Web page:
'Tougher before it gets better': TD faces a long road on AML woes (2024)

'Tougher before it gets better': TD faces a long road on AML woes (1)

James MacDonald/Bloomberg

It's unclear how much damage TD Bank Group will suffer from its institutional failure to control money laundering, but the results of other companies' previous missteps in this area illustrate the spectrum of potential consequences that could come down on the Canadian company.

The Toronto-based bank said last fall that it was cooperating with a U.S. Department of Justice probe related to anti-money-laundering issues. Since then, TD has disclosed that it's invested more than $500 million to enhance its compliance, been slapped with a $6.7 million fine from a Canadian regulator and taken a $450 million provision for a potential regulatory penalty, while also implying there are more fines to come.

These actions suggest that TD could take one of the most expensive hits in recent U.S. history for AML deficiencies.

Although TD hasn't laid out specifics, the Wall Street Journal reported this month that the Justice Department is investigating the bank's role as a conduit for Chinese crime groups laundering money from fentanyl sales in New York and New Jersey. The Journal reported that in that case and at least one other, TD employees allegedly accepted bribes to help move the drug money.

"Simply put, our anti-money laundering program did not deliver," TD CEO Bharat Masrani wrote in a May 7 memo to employees. "We did not meet our expectations or our regulatory obligations to monitor, detect, report and respond to suspicious activity. As a result, criminals broke through our defenses and used the bank to launder money."

While it's difficult to compare TD's situation with other banks' prior infractions, due to the limited information about how sweeping the various compliance lapses were, a spate of actions in the 2010s illustrate a range of potential consequences for AML blunders.

Following the financial crisis of 2008, regulators found that AML at banks had fallen through the cracks while those institutions were focused on survival, said Daniel Stipano, a partner in the financial institutions practice at Davis Polk.

The consequences of such lapses can include fines, expenses to update AML systems that divert resources from other operations, reputational damage and consent orders, which can torpedo growth strategies like mergers and acquisitions, Stipano said.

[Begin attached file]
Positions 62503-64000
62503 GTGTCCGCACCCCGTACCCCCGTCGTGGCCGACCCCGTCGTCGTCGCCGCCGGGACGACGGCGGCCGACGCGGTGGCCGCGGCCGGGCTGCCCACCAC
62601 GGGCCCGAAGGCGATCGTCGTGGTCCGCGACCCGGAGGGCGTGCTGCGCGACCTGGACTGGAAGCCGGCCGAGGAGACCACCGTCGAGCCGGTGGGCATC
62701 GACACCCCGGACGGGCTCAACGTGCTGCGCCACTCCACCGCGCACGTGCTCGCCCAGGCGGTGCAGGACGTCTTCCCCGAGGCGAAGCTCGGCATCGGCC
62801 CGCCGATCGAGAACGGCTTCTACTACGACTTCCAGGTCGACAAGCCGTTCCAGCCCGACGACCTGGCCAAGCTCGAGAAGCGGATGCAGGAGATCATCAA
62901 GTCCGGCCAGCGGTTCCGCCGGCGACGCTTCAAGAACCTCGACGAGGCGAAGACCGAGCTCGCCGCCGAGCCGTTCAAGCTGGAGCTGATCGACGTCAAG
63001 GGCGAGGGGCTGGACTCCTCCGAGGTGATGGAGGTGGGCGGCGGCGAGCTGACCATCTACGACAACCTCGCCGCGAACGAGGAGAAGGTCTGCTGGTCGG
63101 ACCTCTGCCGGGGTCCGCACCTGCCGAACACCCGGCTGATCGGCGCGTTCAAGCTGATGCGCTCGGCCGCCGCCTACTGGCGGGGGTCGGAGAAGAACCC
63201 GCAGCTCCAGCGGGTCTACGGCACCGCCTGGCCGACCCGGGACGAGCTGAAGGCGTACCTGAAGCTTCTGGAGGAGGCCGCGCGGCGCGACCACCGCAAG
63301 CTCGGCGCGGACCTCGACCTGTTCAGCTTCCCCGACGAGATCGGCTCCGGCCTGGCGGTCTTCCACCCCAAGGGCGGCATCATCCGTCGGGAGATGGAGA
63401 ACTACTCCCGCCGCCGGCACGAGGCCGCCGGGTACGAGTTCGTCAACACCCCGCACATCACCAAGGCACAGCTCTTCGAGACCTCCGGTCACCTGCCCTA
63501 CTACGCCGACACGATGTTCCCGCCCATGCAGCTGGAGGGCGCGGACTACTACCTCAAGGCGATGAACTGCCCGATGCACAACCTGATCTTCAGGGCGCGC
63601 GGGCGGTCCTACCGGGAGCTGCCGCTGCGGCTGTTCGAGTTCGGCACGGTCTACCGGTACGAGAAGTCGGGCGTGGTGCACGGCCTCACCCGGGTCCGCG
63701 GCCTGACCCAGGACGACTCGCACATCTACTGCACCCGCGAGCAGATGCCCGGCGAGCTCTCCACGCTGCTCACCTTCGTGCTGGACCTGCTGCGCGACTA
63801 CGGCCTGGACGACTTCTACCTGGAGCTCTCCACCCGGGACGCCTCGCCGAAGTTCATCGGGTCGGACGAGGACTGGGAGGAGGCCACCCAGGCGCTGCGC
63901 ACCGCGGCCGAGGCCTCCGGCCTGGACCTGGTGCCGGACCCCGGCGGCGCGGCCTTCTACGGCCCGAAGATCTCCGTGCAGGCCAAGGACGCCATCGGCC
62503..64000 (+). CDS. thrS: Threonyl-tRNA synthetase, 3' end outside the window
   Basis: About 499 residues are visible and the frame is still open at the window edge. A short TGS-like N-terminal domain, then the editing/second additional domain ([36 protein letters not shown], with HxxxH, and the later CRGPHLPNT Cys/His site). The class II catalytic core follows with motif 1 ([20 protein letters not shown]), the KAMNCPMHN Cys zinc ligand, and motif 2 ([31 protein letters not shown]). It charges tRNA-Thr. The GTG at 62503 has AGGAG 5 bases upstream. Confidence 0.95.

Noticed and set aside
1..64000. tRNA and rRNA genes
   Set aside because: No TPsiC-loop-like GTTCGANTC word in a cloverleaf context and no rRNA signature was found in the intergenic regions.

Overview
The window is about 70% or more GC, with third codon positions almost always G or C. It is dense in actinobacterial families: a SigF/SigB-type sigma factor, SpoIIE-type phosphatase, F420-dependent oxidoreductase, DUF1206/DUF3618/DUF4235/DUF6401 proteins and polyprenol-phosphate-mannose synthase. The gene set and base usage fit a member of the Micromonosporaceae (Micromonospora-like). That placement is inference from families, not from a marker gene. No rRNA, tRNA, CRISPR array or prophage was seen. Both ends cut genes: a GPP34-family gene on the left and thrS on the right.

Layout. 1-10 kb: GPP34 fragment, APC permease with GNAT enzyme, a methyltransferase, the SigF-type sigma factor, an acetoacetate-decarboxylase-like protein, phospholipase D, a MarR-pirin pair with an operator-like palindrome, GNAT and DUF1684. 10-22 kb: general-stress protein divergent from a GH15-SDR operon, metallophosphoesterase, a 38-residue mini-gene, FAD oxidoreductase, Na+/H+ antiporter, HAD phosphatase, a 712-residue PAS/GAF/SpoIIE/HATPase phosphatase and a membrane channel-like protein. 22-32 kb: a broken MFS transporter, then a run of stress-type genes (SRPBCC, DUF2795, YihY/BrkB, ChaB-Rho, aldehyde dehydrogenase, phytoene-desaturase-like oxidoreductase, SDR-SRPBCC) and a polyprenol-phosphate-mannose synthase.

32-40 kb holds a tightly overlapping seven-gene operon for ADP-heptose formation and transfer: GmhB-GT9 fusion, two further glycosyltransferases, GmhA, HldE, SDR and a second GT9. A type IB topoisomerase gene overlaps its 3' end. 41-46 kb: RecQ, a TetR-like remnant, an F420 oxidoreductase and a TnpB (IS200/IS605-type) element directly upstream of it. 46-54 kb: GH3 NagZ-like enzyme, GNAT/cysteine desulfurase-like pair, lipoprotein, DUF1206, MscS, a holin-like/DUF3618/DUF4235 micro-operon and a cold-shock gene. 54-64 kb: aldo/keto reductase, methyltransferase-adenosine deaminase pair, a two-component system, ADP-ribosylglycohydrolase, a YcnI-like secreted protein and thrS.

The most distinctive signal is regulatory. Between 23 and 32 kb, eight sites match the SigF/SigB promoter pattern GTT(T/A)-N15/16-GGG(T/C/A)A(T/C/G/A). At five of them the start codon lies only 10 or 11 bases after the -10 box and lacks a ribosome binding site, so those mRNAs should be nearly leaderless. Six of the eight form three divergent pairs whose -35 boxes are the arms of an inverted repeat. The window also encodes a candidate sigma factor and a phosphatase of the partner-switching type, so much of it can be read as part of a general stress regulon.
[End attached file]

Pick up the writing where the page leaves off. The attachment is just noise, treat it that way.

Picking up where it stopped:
Notoriously, the global megabank HSBC was fined $1.9 billion by U.S. regulators in 2011 for AML violations, including allowing more than $881 million in Mexican and Colombian drug cartel money to be laundered through the bank. The bank then spent a decade under a consent order that hindered its growth, and it invested $700 million into fixing its controls, according to Jefferies. A key reason for the major monetary penalties levied against HSBC was the bank's responsibility in overlooking red flags or actively circumventing certain measures.

From 2013 to 2017, M&T Bank spent four years under a consent order due to AML issues. The Buffalo, New York-based bank invested $400 million to enhance its compliance systems — a condition for approval of its 2015 acquisition of Hudson City Bancorp, which took three years to close because of the regulatory scrutiny.

U.S. regulators have also hit TD previously in connection with anti-money laundering lapses.

In 2019, the Office of the Comptroller of the Currency assessed a $37.5 million penalty against TD for violations of the Bank Secrecy Act connected to a $1.2 billion Ponzi scheme run by Scott Rothstein. The OCC, in coordination with the Financial Crimes Enforcement Network, found that TD failed to file suspicious activity reports on activity related to Rothstein's accounts in a timely manner between April 2008 to September 2009.

The Canadian bank's AML problems cropped up again last spring. Its planned $13.4-billion acquisition of First Horizon, which would have furthered its expansion in the Southeast U.S., fell through, reportedly due to regulatory concerns. Under the terms of the deal, TD had to pay $250 million to the Memphis, Tennessee-based bank.

Leo Salom, who serves as president and CEO of TD's U.S. subsidiary, said in a May 7 note to all employees of the Cherry Hill, New Jersey-based division that the recent news of TD's AML failures has been "a difficult moment."

Salom said that "our failure to thwart" the groups who laundered drug money through TD was "unacceptable."

"The DOJ investigation is ongoing, and I am therefore limited in what I can discuss," Salom wrote in the note. "However, as you know, we continue to take full responsibility for the fact that TD was not adequately monitoring, detecting and reporting attempted money laundering at the level we and our regulators hold ourselves accountable to."

'Tougher before it gets better': TD faces a long road on AML woes (2)

Della Rollins/Bloomberg

A common thread in many major AML cases is that the strength of the bank's compliance program and the risk levels of its clients and services aren't aligned, said Stipano, who spent three decades at the Office of the Comptroller of the Currency overseeing AML rulemakings and cases. Stipano, who didn't speak specifically to the TD case, said those imbalances can be problematic.

"If there's a single factor that I would say is true in virtually every case, it's compliance culture," he said, referring to AML missteps broadly. "Regulators will talk about compliance culture. What they mean by that is that the organization, at all levels, not just the compliance function, understands the importance of compliance and not just in a theoretical way, but in a way that's demonstrated by its actions."

Dana Twomey, a director in the financial services practice at West Monroe, said that one major repercussion of a regulatory action is what she calls the "compliance pendulum," when banks become so rigid about meeting requirements that they tighten business, even though there isn't a specific mandate to do so.